The handstand is an awesome pose at the intersection of yoga and gymnastics; they have numerous benefits including:
Improving upper-body strength;
Improve core strength which helps protect back from injury;
Improving balance and co-ordination;
Energise your mind with increased blood flow helping to calm the mind;
Create mindfulness: the focused concentration required to do handstands can be a great way to clear the mind promoting relaxation.
In this article, we will talk you through the fundamentals of the pose and exercises you can do to develop the strength and balance to get standing and walking upside-down in no time!
Handstands are an advanced pose so we don’t recommend trying this if you have any injuries or medical conditions and be sure to do all the 'pre-flight checks' below before you start.
The correct body position
First of all, let’s look at the target position so it’s clear what we’re aiming for:
The body should be straight with your hands, shoulders, hips and ankles stacked on top of each other with a straight spine.
Perhaps the most important point is that the core should be engaged at all times. from the moment you bend down to get into position to the moment you stand back up after the pose. This is good practice during all exercise and helps protect against back injury.
It's common at first to find you may arch your back and bring your feet further forward than your hips - this is a natural reaction of the body trying to balance. To counteract this, really engage the core and experiment with tilting your hips: filming yourself can help check your pose.
Before attempting the pose there are a few exercises which are important to prepare the body and help protect from injury:
Warm-up - always a good idea before any exercise. Handstands are strenuous so don’t risk muscle strains by not warming them up!
Stretch - again always a good idea before and after any workout: we recommend dynamic stretching before your handstands, and static stretches afterwards. Be sure to really loosen up your fingers, hands and wrist as these will take a lot of load during your practice;
Don't overdo it! - Be sure to take regular breaks and don't practice for too long at first as you need to let your body recover. Over-practice increases the chance of injury.
Work on core, back and shoulder strength - handstands really work these muscles so it’s a good idea to do weights or bodyweight exercises in the run up to starting your handstand work. It’s also a good idea to do planks beforehand to fire up the core and help you engage it more easily;
Find an open space for the handstand practice - we recommend placing a yoga mat by a wall with a large fall space around you at first, then moving away from the wall (to an open space) as you progress. Make sure no objects, animals or children within a 3-4m radius from your starting point!
Understand how to safely come out of the pose: If you feel you lose balance at any point try to tuck your feet below you or bring you feet to one side like a cartwheel. If you feel your feet come over your head: tuck you knees in towards your chest, curve your back and roll into a roly poly - be careful not to land on your neck.
There are a number of exercises to start with to develop the muscles and balance needed for handstands.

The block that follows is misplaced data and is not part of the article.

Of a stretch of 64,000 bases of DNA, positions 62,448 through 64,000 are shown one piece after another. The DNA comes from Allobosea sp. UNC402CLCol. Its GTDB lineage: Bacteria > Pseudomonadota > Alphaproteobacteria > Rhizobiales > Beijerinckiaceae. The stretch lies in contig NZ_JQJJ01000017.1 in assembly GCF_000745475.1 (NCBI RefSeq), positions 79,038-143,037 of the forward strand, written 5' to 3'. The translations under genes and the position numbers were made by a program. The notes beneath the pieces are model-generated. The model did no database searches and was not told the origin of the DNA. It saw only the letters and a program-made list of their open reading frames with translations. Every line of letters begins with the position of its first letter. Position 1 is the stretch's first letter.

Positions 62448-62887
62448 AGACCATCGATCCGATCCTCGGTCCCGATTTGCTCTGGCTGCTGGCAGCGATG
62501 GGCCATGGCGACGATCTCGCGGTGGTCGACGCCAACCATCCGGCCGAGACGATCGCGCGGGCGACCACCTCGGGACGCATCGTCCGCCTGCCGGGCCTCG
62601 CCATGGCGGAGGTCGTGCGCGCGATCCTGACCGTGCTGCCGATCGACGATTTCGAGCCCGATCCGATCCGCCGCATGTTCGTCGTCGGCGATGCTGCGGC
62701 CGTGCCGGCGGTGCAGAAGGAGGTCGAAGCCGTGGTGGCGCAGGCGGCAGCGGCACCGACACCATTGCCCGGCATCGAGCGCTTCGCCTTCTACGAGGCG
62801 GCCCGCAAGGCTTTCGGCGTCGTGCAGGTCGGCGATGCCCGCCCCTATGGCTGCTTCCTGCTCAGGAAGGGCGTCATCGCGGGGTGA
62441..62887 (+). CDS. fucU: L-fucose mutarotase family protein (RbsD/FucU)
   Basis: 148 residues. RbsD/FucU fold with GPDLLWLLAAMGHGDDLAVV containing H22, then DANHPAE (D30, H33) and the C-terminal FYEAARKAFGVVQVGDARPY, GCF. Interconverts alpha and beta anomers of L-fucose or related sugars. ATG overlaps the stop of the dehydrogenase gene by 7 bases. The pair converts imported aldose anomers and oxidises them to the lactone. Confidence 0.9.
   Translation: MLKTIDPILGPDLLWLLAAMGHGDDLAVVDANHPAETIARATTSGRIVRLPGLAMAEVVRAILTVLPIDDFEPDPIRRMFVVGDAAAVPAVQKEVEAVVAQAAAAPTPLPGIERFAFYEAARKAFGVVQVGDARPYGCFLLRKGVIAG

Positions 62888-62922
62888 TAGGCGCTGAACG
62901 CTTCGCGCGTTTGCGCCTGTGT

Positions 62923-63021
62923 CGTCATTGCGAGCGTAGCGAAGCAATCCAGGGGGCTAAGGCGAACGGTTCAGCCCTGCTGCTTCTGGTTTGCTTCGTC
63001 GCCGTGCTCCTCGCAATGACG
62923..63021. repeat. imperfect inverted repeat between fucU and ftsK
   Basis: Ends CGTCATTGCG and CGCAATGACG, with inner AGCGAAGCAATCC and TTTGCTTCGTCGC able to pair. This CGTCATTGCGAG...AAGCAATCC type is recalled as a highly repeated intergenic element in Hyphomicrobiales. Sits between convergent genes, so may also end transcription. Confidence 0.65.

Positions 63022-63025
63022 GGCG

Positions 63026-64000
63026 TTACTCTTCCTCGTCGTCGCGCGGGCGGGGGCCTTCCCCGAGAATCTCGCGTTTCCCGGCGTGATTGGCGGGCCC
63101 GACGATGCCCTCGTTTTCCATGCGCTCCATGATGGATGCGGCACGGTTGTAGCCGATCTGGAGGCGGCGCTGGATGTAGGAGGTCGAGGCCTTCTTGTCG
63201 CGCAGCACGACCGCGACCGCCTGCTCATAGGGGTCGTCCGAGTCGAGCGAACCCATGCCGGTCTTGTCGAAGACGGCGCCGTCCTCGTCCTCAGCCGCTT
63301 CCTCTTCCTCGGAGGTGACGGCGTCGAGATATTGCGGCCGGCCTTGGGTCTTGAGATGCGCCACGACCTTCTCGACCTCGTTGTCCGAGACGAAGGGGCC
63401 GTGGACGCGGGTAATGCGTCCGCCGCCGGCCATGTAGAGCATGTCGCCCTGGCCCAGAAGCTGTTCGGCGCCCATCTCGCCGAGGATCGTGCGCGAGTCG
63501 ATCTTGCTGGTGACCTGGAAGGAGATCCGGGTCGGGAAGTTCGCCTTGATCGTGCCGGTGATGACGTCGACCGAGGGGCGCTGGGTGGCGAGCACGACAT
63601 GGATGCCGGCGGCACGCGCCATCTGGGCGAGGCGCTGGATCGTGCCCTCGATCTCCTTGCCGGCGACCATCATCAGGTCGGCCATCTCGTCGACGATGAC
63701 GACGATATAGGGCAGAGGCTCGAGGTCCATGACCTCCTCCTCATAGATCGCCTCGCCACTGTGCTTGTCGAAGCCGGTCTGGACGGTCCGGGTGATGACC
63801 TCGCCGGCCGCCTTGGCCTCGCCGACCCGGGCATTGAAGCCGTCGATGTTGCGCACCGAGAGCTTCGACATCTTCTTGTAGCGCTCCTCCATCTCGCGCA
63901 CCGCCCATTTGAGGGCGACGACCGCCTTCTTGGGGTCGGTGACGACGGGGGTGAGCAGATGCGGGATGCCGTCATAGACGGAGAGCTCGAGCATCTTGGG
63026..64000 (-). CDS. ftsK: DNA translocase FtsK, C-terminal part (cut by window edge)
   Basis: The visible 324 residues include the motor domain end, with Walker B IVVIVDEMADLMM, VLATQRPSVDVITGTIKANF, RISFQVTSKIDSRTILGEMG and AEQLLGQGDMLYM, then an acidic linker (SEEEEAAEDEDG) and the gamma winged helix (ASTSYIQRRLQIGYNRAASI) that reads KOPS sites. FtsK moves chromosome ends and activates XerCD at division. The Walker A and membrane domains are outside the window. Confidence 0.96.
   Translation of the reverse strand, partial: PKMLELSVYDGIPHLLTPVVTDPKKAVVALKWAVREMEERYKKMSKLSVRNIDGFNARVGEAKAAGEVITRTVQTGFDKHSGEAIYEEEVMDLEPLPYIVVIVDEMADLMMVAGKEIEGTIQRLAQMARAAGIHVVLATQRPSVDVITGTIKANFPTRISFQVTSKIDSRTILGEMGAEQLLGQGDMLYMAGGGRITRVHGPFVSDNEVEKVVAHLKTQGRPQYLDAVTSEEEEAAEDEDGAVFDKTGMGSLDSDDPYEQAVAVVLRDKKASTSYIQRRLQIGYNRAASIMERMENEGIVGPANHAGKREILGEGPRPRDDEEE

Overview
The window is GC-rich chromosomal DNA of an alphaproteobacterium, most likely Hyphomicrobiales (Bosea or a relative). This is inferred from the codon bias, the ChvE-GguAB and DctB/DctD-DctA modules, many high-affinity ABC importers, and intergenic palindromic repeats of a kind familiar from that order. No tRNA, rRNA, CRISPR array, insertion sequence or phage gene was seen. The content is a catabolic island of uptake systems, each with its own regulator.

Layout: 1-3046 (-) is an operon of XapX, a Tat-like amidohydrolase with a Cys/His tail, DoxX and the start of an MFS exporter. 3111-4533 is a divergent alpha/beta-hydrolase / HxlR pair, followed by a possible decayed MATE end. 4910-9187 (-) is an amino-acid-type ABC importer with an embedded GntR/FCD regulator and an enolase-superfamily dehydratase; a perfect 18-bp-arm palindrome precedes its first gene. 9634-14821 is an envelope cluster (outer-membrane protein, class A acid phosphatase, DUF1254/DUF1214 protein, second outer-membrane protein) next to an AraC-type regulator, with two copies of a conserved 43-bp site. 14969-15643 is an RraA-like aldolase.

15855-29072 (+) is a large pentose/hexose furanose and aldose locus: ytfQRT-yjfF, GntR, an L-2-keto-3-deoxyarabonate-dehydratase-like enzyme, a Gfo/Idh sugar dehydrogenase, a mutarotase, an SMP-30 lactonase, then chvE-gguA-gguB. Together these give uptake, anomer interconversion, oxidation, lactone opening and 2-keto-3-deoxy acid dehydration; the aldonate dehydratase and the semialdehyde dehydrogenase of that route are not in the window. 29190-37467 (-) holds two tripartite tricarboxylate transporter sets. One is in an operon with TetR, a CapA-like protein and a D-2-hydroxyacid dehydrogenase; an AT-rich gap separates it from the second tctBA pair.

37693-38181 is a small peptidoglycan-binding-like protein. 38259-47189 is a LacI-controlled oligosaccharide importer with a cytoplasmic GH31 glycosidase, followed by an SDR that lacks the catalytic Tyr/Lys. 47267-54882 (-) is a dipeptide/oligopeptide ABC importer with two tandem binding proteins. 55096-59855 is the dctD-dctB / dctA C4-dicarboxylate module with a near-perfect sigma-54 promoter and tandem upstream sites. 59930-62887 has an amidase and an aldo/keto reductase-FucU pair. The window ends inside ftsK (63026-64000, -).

Plank to walk up wall
Start in the plank position with feet by the wall;
Place one foot up the wall;
Engage the core and lift the other leg;
Walk the hands back towards the wall.
By spending time in this position you can build the arm, shoulder and back strength required without needing to concentrate on your balance.
When you are ready, push off from the wall while engaging your core to enter the handstand position. Try to return back to the wall and walk down, rather than your legs coming over your head, away from the wall.
Once you are more comfortable with the pose from the plank exercise above and are able to hold it for at least a few seconds, try to enter the pose via a kickup.
Place your hands side-by-side in the centre of the mat;
Push off the floor with one leg then the other;
Engage the core and try to hold the handstand pose.
Start with small kicks at first as you get used to this exercise, moving to larger and larger kicks bringing your body more upright each time.
Tips to help nail that handstand.
There are a few points to check and be aware of while doing your handstand:
Hand and arm placement:
Fingers should point forwards away from your body;
Place hands shoulder width apart;
Trying shifting your weight between the ball of hand and the fingers to find sweet spot of balance (be careful not to put too much weight through the fingers).
The crook of the elbows should be facing inwards;
Straighten, but don’t hyper-extend.
Relaxed, do not strain;
Look upwards (away from your body) at the floor. It can help to focus on a point on your mat like an intersection of the Form Grid.
Spine & core
Spine should be straight and stacked;
Engage your core at all times and tense all your muscles during the pose.
Nice deep breathes throughout!
Variations to try once you have mastered the basic handstand
So you've mastered the handstand and now want to mix it up and try a few variations:
Tuck - slowly bend your legs tucking them in front of you;
Pushup - bend your arms, lowering your body towards the floor before pushing away returning to the standard handstand;
Split - move your feet apart while maintaining the straightness in your legs;
Spread - keeping your legs straight move one forward and one backwards towards a forward split position;
One arm - a very advanced pose, shift your weight towards one side, lowering the leg on that side slowly. Once stable, soften the arm not taking the weight, lifting it away from the floor and to one side.
Handstands are a great pose to do on your own or to try with friends. Having a spotter to hold your feet can be a great way to develop the balance required.
Let us know how you get on!